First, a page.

In part two of our three part ‘Personalized Medicine World Conference’ interview series we talked with Dr. Michael Snyder about his thoughts on the role that next generation sequencing is playing in personalized medicine. Dr. Snyder is the Stanford Ascherman Professor and Chair of Genetics and the Director of the Center of Genomics and Personalized Medicine. Dr. Snyder received his Ph.D. training at the California Institute of Technology and carried out postdoctoral training at Stanford University. He is a leader in the field of functional genomics and proteomics. His laboratory study was the first to perform a large-scale functional genomics project in any organism, and currently carries out a variety of projects in the areas of genomics and proteomics both in yeast and humans. These include the large-scale analysis of proteins using protein microarrays and the global mapping of the binding sites of chromosomal proteins. His laboratory built the first proteome chip for any organism and the first high resolution tiling array for the entire human genome.
AllSeq – NGS is starting to be adopted in the clinic, with NIPT, cancer, and rare childhood diseases being the first examples. Where do you think we’ll start seeing NGS adopted next?
Dr. Snyder – I think it will continue to expand in each of these three areas. Although not exactly clinical in most instances, I think the number of healthy people who get their genomes sequenced will expand dramatically. This information can then be used for preventative medicine.
AllSeq – How far along the clinical adoption curve do you think we are?
Dr. Snyder – We’re very far in cancer and undiagnosed diseases—it is even being reimbursed. But in other areas we’re not so far.
AllSeq – What’s the biggest factor preventing NGS from more widely adopted in the clinic?
Dr. Snyder – Reimbursement. It comes down to who pays.
AllSeq – Driving down the cost of sequencing has been the biggest push so far. Is that still the case, or do you think other factors are becoming more important?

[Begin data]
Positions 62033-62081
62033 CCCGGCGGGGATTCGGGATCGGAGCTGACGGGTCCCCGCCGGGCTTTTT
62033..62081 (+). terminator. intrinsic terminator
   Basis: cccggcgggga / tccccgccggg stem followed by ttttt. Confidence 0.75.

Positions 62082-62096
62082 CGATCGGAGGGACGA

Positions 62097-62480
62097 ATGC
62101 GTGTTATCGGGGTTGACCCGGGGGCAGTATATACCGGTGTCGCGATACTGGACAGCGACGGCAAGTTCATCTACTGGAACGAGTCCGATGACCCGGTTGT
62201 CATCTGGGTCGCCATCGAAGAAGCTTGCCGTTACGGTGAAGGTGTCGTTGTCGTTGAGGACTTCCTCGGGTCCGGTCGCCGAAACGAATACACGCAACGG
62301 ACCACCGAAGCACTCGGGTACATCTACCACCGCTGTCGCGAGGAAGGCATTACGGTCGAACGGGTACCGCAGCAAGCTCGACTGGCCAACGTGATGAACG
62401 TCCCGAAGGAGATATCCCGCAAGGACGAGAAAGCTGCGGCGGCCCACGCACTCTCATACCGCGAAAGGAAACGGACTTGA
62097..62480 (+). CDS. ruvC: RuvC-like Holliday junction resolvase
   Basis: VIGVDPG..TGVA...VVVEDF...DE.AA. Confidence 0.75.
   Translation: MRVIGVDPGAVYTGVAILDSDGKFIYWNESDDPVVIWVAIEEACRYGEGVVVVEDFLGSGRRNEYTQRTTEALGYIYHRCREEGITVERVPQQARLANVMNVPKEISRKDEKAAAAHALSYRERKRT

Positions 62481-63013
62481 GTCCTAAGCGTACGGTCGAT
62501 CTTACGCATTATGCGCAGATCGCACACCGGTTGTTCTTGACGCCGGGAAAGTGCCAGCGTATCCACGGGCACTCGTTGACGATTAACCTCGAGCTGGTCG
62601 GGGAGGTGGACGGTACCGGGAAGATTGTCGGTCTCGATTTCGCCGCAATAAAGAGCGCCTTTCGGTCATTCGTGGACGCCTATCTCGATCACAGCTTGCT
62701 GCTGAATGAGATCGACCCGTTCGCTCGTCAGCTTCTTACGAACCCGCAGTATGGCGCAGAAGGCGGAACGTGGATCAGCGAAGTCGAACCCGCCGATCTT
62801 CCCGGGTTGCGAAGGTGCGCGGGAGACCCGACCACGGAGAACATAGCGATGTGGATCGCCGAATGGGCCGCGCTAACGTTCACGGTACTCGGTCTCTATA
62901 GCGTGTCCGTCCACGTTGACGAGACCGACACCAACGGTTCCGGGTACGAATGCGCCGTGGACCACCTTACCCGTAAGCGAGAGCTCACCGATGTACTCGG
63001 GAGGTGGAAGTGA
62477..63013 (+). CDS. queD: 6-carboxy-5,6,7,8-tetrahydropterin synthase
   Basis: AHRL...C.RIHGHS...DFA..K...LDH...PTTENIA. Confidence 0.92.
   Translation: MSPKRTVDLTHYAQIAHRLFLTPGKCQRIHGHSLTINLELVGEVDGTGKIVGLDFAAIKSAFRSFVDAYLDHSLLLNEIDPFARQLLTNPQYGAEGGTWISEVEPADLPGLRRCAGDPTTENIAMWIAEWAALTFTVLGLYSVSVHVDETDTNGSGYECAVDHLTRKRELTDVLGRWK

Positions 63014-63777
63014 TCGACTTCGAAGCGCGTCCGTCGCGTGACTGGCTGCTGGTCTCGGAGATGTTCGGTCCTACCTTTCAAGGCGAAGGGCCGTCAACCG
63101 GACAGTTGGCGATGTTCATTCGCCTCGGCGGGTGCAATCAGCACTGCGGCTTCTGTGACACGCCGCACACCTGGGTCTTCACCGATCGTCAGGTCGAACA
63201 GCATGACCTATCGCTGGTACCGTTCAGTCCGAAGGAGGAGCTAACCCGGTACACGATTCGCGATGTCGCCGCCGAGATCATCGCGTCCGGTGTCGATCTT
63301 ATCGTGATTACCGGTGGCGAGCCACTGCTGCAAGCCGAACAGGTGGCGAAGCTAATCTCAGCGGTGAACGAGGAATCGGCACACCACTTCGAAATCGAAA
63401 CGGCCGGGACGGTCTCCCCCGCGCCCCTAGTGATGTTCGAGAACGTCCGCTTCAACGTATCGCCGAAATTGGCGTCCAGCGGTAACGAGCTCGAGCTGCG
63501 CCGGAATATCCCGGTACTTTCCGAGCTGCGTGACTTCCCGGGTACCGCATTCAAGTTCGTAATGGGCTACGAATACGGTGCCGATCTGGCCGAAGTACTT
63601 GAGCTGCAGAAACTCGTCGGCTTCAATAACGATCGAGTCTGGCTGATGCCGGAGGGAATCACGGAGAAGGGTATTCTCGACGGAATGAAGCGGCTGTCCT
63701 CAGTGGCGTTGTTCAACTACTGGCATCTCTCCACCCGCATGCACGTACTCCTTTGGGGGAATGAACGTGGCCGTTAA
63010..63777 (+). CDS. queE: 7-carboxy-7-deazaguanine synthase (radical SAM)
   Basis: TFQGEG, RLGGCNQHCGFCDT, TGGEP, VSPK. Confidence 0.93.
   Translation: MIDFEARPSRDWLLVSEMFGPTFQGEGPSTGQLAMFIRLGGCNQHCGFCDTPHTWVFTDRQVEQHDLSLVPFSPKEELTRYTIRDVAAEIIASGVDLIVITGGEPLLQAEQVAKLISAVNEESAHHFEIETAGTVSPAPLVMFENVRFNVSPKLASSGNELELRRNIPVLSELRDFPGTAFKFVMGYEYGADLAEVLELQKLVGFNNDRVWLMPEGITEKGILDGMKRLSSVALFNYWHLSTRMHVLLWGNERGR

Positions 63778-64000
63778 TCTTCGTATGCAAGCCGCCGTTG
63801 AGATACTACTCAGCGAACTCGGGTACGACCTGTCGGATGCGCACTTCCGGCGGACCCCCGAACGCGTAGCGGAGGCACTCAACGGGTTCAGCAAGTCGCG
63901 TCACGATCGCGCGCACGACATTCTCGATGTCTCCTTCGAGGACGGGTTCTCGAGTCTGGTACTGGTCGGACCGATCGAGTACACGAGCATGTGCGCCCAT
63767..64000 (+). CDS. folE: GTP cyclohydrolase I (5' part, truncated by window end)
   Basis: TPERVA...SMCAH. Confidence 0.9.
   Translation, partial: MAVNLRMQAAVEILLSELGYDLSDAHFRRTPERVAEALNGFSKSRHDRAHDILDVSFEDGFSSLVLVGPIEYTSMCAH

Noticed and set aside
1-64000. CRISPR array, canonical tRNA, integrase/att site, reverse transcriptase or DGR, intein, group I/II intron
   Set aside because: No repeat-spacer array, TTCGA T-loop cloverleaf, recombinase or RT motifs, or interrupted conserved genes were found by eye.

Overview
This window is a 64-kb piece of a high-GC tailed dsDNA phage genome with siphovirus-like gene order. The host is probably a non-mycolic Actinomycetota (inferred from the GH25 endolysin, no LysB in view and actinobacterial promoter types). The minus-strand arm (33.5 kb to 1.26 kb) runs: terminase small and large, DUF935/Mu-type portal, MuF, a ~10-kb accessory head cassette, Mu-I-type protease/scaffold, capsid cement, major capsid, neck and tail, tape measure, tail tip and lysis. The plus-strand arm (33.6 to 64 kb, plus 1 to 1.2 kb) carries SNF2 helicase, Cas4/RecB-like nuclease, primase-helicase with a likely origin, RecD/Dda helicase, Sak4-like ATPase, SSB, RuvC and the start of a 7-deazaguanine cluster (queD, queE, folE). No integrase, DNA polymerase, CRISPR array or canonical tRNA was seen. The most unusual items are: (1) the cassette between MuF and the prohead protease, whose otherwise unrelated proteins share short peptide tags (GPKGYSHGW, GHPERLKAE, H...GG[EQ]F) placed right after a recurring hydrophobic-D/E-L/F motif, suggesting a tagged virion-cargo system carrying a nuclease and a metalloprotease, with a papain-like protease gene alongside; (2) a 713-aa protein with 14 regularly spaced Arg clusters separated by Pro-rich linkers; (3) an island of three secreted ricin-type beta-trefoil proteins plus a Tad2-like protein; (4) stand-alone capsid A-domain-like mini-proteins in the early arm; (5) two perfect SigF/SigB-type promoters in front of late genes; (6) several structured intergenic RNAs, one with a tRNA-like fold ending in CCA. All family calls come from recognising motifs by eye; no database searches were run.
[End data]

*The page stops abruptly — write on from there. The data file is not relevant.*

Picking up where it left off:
Dr. Snyder – Cost is still a big item but finally people realize that accuracy and coverage are very important too, something that has concerned us for some time. Obtaining longer reads will be an important part of accurate and comprehensive genome sequencing.
AllSeq – Do you think the use of NGS will take off in the ‘direct to consumer’ space?
Dr. Snyder – This question is complicated. Many consumers want access but when used for medical purposes it requires regulation. My belief is that all people have a right to have access to their DNA sequence and its interpretation. I think that providers of this service will need to offer some sort of counseling and cautioning, even if this is delivered online. The FDA will likely evaluate this activity.
AllSeq – You are probably the most “omically” studied living individual on the planet, but you have access to resources that few others have. What will it take to bring this technology to the masses?
Dr. Snyder – Our project is a research project and we are trying to obtain as much information as possible by making as many measurements as possible. From this we hope to extract useful information so that a more informed and focused set of assays can be applied to a larger group of people. This will be essential when some form of this is developed as a clinical test. Along the same lines we can also run a less deep analysis of what we are doing to a larger number of people.
AllSeq – Most researchers who incorporate sequencing into their research focus on one thing: DNA, RNA, ChIP, etc. But very few seem to combine multiple results together like you are doing. What’s preventing most researchers from adopting your more holistic approach?
Dr. Snyder – Even when people do multiomics analyses they tend to just compare the results of the different omes and do not integrate the information and thus take advantage of the multiple types of information. Several elements are required to perform multiomics profiling. 1) Technical expertise. Most people are trained as either molecular biologists who work only with nucleic acids or biochemists who work with proteins or metabolites. Very few have expertise in all of these different assays. As these technologies become more robust more people will implement different technologies in the same lab. 2) Informatics. It requires sophisticated expertise to be able to properly integrate multiomics information, especially for the longitudinal samples. This is probably the major stumbling block. However, the impact of combining diverse types of information is now being appreciated and other projects are beginning to emerge in this general area.
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